Project description:The control of pyrite (FeS2) oxidation from a source is a problem of great concern on treatment of acid mine drainage (AMD). Compared with air and water, the effect of light on pyrite oxidation has not attracted enough attention. However, we found that pyrite photocorrosion in the light promoted the oxidation of pyrite. Herein, we introduce a method of coating pyrite with graphene oxide (GO), which can inhibit the oxidation and photocorrosion of pyrite while it can also degrade organic pollutants. The characterization results show that a covalent bond forms between the GO and pyrite. The stable and uniform GO coating prevents the permeation of O2 and H2O and promotes the transfer of photogenerated electrons. Moreover, it changes the conduction band (CB) and valence band (VB) levels of GO-pyrite. All of these are vital for preventing the corrosion of pyrite and promoting its photocatalytic ability. More importantly, the effect of CB and VB levels on the oxidized species was discussed. The inhibition of photocorrosion is achieved by the reaction of GO with the photoinduced h+, •OH, and •O2 -. The study provides insights for source treatment of AMD under light and the reuse of massive abandoned pyrite.
Project description:The mass-independent minor oxygen isotope compositions (?'17O) of atmospheric O2 and [Formula: see text] are primarily regulated by their relative partial pressures, [Formula: see text]/[Formula: see text] Pyrite oxidation during chemical weathering on land consumes [Formula: see text] and generates sulfate that is carried to the ocean by rivers. The ?'17O values of marine sulfate deposits have thus been proposed to quantitatively track ancient atmospheric conditions. This proxy assumes direct [Formula: see text] incorporation into terrestrial pyrite oxidation-derived sulfate, but a mechanistic understanding of pyrite oxidation-including oxygen sources-in weathering environments remains elusive. To address this issue, we present sulfate source estimates and ?'17O measurements from modern rivers transecting the Annapurna Himalaya, Nepal. Sulfate in high-elevation headwaters is quantitatively sourced by pyrite oxidation, but resulting ?'17O values imply no direct tropospheric [Formula: see text] incorporation. Rather, our results necessitate incorporation of oxygen atoms from alternative, 17O-enriched sources such as reactive oxygen species. Sulfate ?'17O decreases significantly when moving into warm, low-elevation tributaries draining the same bedrock lithology. We interpret this to reflect overprinting of the pyrite oxidation-derived ?'17O anomaly by microbial sulfate reduction and reoxidation, consistent with previously described major sulfur and oxygen isotope relationships. The geologic application of sulfate ?'17O as a proxy for past [Formula: see text]/[Formula: see text] should consider both 1) alternative oxygen sources during pyrite oxidation and 2) secondary overprinting by microbial recycling.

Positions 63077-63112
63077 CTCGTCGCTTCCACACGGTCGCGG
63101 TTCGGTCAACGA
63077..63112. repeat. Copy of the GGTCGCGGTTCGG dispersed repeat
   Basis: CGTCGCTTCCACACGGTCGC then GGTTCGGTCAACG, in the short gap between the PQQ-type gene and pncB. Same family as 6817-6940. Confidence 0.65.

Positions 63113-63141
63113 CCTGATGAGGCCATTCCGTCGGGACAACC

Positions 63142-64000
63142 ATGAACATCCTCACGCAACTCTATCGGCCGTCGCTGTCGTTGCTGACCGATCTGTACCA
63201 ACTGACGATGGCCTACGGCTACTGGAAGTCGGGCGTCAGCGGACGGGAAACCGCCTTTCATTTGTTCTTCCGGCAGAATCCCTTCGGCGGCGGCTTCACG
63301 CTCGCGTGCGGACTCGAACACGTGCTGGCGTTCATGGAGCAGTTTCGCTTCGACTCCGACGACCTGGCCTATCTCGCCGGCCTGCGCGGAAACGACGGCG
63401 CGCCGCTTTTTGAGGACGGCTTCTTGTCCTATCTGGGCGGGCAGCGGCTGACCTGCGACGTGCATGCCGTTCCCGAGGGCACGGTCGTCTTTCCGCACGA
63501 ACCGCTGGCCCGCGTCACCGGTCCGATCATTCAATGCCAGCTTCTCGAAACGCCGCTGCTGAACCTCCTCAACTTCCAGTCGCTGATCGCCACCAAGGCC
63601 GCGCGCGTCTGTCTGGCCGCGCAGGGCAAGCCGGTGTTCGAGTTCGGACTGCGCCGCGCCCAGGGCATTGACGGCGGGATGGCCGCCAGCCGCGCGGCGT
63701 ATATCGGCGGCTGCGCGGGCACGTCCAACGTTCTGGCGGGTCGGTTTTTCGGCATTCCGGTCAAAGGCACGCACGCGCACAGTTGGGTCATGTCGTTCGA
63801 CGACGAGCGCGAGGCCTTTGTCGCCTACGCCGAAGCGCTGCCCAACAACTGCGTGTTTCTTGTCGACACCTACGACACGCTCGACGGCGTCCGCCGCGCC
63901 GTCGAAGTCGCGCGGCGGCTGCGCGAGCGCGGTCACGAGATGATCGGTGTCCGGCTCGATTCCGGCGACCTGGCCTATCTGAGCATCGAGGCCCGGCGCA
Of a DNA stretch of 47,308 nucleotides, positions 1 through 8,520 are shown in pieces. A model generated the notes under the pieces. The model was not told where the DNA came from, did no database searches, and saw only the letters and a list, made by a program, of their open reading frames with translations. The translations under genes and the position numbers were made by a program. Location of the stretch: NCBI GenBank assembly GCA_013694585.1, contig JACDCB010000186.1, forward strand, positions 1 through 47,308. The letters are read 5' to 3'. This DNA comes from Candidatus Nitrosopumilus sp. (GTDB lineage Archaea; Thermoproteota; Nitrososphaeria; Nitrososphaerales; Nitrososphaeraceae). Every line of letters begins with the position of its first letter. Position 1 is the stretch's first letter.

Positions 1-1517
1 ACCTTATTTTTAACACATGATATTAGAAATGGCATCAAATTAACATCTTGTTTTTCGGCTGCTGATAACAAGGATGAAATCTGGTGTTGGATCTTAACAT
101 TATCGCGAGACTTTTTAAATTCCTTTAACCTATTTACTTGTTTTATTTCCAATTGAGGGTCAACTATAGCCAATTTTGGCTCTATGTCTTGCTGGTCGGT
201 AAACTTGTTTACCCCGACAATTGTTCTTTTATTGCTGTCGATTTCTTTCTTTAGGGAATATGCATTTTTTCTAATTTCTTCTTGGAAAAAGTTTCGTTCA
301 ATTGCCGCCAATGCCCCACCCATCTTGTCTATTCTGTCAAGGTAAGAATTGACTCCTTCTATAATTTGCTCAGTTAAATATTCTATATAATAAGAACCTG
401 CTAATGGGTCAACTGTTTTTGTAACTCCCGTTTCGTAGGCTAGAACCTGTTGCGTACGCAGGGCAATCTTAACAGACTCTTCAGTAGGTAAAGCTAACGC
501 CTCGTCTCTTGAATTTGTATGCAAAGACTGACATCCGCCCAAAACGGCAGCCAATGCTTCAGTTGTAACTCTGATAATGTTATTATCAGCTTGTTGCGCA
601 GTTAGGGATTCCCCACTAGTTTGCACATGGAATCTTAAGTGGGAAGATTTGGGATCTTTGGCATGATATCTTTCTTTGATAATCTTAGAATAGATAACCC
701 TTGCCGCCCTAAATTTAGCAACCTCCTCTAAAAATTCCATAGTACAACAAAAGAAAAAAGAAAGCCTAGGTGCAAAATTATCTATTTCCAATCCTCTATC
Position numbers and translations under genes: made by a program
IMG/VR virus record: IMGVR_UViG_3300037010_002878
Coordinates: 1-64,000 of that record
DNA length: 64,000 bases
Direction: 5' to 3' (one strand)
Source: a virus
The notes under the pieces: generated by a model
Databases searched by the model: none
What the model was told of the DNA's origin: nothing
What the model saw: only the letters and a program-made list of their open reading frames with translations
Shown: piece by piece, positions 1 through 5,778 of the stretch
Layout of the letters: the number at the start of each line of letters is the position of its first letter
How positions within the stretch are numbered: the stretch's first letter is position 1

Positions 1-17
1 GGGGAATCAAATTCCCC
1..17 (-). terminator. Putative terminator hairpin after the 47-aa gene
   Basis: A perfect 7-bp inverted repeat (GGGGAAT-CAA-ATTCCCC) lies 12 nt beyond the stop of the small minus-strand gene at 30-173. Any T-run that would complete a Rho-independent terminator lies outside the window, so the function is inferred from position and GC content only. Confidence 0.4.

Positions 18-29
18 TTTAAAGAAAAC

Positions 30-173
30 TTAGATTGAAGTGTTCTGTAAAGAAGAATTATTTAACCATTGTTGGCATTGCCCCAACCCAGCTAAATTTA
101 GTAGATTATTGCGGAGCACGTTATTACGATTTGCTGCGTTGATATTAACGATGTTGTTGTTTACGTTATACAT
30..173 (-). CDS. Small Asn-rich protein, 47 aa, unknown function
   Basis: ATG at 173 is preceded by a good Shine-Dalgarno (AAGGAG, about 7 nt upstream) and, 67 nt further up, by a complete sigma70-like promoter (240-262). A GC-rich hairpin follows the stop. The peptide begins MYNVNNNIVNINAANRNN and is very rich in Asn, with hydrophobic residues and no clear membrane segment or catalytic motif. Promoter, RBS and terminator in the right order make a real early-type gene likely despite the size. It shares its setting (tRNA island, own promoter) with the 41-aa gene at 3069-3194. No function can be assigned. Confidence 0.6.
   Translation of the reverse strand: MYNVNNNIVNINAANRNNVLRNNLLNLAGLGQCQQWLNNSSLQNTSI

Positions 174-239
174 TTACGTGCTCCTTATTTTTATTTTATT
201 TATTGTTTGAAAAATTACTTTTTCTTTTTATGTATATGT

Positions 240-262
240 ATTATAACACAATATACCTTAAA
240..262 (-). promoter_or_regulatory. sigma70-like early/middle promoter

Project description:Pyrite, the most abundant metal sulphide on Earth, is known to spontaneously form hydrogen peroxide when exposed to water. In this study the hypothesis that pyrite-induced hydrogen peroxide is transformed to hydroxyl radicals is tested.Using a combination of electron spin resonance (ESR) spin-trapping techniques and scavenging reactions involving nucleic acids, the formation of hydroxyl radicals in pyrite/aqueous suspensions is demonstrated. The addition of EDTA to pyrite slurries inhibits the hydrogen peroxide-to-hydroxyl radical conversion, but does not inhibit the formation of hydrogen peroxide. Given the stability of EDTA chelation with both ferrous and ferric iron, this suggests that the addition of the EDTA prevents the transformation by chelation of dissolved iron species.While the exact mechanism or mechanisms of the hydrogen peroxide-to-hydroxyl radical conversion cannot be resolved on the basis of the experiments reported in this study, it is clear that the pyrite surface promotes the reaction. The formation of hydroxyl radicals is significant because they react nearly instantaneously with most organic molecules. This suggests that the presence of pyrite in natural, engineered, or physiological aqueous systems may induce the transformation of a wide range of organic molecules. This finding has implications for the role pyrite may play in aquatic environments and raises the question whether inhalation of pyrite dust contributes to the development of lung diseases.
Project description:Pyrite oxidation by mixed mesophilic acidophiles was conducted under conditions of controlled and non-controlled redox potential to investigate the role of sessile microbes in pyrite oxidation. Microbes attached on pyrite surfaces by extracellular polymeric substances (EPS), and their high coverage rate was characterized by scanning electron microscopy (SEM), confocal laser scanning microscopy (CLSM) and atomic force microscopy (AFM). The dissolution of pyrite was negligible if the redox potential was controlled below 650 mV (near the rest potential of pyrite), even though the bacteria were highly active and a high coverage rate was observed on pyrite surfaces. However, with un-controlled redox potential the rate of pyrite oxidation increased greatly with an increasing redox potential. This study demonstrates that sessile microbes play a limited role in pyrite oxidation at a redox potential below 650 mV, and highlight the importance of solution redox potential for pyrite oxidation. This has implications for acid mine drainage control and pyrite oxidation control in biometallurgy practice.